When we place expectations on others, it can only ever lead to disappointment and self-inflicted frustration. When placing expectations on another person, we stop focussing on what we contribute to the dynamics of a situation.
This afternoon I found myself in a whirl of agitation. I tackled numerous small tasks with gusto, determined to achieve resolution. However, I seemed to encounter a wall of resistance comprised partially of procrastination and an acceptance of mediocrity.
My cheeks grew a deeper shade of red, and my calm, smiley demeanour faltered. Why the heck were these people just accepting a poor standard as being “just the way things are”?
Is this really my problem?
I pondered why I had to nag and take responsibility for tasks belonging to others. I realise in adopting this approach I ensure things are done in accordance with time requirements. However, is it really necessary for me to take onboard this responsibility? What would happen if I didn’t do the work for them? Why can’t I leave it with those people so they can take ownership and finish those tasks?
Expectations of Myself & of Others
I admit the expectations I have for myself and of others is high. I try like blazes to avoid judgement. The most effective way to sidestep that baby is to maintain high levels of quality in what I create. The problem with this is that other people get lazy. You also end up robbing them the opportunity for learning and personal growth which is in a way, cruel.
Like a self-flagellating Franciscan monk, I beat myself when mistakes are made, and details are missed. Whenever I miss a full-stop off the end of a sentence, I can still hear a consultant I used to work for castigate me for the error (even when the document was only a draft). I still repeat his words in my head with a judgemental, disdainful tone. “Details, Annie, details.” With this, a pervading guilt rises within me. And I remorsefully push myself to ‘right‘ whatever ‘wrong‘ I have made.
My Judgement of Me
It occurs to me the expectations I place on others are actually about my own personal self-judgement. When presenting forth the work of another person dovetailed into my own, and the quality they have provided is poor, there is a part of me that leaps into ‘fight or flight’ mode. I feverishly dive into rescue mode, so I don’t have to submit myself to being judged as inadequate or lazy or mediocre.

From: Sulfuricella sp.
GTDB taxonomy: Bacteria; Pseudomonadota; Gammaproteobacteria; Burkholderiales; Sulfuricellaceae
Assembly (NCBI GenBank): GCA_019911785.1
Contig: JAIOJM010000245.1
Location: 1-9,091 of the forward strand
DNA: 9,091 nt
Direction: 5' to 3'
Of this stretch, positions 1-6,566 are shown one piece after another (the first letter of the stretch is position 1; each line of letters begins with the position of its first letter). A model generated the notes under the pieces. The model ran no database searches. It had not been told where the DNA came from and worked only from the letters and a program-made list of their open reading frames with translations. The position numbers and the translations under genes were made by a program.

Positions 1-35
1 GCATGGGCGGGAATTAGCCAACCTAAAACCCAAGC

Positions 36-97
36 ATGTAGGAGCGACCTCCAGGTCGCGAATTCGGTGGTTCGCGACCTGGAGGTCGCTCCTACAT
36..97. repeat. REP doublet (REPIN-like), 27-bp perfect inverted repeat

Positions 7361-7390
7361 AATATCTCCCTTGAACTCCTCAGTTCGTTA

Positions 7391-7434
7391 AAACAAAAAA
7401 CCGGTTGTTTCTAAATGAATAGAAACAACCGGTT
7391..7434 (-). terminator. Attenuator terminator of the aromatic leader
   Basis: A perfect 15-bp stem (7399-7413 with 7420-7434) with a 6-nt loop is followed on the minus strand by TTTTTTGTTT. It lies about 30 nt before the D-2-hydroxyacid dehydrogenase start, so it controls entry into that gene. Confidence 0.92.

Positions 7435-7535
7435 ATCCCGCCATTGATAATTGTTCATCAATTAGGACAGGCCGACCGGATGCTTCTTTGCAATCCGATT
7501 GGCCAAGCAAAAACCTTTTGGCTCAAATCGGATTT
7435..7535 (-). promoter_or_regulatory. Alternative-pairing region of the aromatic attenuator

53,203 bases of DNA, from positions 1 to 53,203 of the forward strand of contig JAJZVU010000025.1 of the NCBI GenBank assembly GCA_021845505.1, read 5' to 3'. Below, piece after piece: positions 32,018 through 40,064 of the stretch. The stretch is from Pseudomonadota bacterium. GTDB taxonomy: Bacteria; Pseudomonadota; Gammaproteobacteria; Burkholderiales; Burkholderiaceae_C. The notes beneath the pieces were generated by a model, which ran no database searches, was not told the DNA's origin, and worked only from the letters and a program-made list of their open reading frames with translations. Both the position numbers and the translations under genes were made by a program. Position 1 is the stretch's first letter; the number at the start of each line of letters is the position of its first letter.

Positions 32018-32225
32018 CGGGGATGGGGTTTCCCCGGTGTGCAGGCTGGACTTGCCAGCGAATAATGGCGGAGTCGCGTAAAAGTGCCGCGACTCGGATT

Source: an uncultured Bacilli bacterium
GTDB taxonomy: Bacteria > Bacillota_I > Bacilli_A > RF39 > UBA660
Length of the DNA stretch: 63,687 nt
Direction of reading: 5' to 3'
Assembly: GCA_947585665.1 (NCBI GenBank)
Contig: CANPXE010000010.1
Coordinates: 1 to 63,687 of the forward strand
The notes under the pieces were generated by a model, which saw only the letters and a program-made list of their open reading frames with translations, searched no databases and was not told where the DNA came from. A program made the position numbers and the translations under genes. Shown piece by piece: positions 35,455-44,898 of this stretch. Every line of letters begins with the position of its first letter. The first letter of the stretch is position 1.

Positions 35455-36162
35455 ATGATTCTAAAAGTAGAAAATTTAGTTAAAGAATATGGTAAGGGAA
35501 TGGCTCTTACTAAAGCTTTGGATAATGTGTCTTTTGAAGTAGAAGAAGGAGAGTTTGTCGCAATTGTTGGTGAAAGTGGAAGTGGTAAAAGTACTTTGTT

For the other person, their contribution may have been of an acceptable standard to them. Perhaps they were taught this way. Perhaps, this side of things is just not their strong attribute and they have done the best they could do.
Learning to Accept
If I continue down the route I have been travelling with this whole shamozzle, I am going to end up with sky high blood pressure. I am unable to change the way other people do things. I can only ever adapt the manner I emotionally process and respond to situations.
It is time to set this shitty judgement baggage down. After all, it’s not serving anyone, is it. While there are rules and expectations that need following, perhaps I need to accept that people struggle with meeting demands placed upon them. Perhaps I need to acknowledge and respect they have their own psychological baggage just as I have.
We All Have Strengths & Weaknesses
Working as a team and connectedness is all about letting go of the expectations we have of ourselves and others. It is about us encouraging and appreciating each other as we are. Not as who we would like other people to be.
We are all born with differing strengths and weaknesses. As a society, surely we can find a way to come together and raise standards collectively.
The way in which other people work, and their emotional, mental and physical challenges are not my burden to bear. Likewise, mine is not theirs to bear either. And I strongly feel this is my key learning this week.
With this in mind, I regroup. Next week, I choose to focus on gentleness and consciousness. I choose to focus moving forward as a team player rather than as an individual projecting on to others.
What magic will we be able to create?
Anne McCormack is author of the book, Lovitude: Trying To Calm The Monkey Mind and the award-winning, Peacock Dreaming: The Wisdom Of Flowers.
Feature photo courtesy of Pixabay.
Interested in more articles? Check these out:
Focus on the Moment, Not the Emotion
My Wish For You – Stepping Into Mindfulness
Making Me Happy! A Journey Into Mindfulness
What Makes You Fizz? Living Your Purpose